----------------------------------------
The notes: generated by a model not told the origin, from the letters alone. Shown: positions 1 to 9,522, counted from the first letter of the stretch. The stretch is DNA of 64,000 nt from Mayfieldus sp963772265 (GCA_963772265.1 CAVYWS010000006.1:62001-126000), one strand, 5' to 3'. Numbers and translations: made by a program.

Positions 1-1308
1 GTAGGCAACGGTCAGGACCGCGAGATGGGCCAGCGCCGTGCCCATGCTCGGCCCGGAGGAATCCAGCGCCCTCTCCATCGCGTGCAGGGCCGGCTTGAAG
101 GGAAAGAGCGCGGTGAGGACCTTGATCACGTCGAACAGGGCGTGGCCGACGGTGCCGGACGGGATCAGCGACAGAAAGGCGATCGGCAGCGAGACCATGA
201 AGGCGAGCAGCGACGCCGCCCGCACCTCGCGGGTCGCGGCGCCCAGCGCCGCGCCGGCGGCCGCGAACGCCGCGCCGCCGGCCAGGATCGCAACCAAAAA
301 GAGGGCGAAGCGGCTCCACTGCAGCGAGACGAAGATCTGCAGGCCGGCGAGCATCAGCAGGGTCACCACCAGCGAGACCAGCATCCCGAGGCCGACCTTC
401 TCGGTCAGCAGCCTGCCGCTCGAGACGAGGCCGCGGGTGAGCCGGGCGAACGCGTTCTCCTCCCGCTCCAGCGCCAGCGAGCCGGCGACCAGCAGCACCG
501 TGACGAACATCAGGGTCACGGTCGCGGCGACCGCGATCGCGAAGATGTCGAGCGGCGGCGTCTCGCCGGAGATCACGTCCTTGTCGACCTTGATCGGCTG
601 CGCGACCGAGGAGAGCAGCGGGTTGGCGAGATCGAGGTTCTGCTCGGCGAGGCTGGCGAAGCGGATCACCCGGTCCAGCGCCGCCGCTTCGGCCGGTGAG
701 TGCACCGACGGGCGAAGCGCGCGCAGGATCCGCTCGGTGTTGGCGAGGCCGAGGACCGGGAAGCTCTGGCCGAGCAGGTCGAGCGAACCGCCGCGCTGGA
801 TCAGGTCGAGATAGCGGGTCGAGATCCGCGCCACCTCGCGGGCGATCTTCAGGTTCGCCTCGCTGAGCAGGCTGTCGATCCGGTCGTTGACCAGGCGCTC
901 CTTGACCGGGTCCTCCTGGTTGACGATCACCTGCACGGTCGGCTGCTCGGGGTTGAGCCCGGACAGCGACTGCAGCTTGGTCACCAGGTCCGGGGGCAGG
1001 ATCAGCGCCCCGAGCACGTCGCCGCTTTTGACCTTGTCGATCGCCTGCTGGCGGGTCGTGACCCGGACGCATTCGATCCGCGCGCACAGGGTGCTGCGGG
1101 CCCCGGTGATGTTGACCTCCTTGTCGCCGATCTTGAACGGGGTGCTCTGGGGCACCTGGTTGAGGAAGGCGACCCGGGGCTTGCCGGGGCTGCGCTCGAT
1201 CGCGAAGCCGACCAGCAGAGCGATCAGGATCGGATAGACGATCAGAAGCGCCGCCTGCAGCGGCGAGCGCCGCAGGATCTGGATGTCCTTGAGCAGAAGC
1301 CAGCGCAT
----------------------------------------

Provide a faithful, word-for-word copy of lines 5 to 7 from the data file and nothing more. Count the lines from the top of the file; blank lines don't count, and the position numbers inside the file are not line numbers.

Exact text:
201 AGGCGAGCAGCGACGCCGCCCGCACCTCGCGGGTCGCGGCGCCCAGCGCCGCGCCGGCGGCCGCGAACGCCGCGCCGCCGGCCAGGATCGCAACCAAAAA
301 GAGGGCGAAGCGGCTCCACTGCAGCGAGACGAAGATCTGCAGGCCGGCGAGCATCAGCAGGGTCACCACCAGCGAGACCAGCATCCCGAGGCCGACCTTC
401 TCGGTCAGCAGCCTGCCGCTCGAGACGAGGCCGCGGGTGAGCCGGGCGAACGCGTTCTCCTCCCGCTCCAGCGCCAGCGAGCCGGCGACCAGCAGCACCG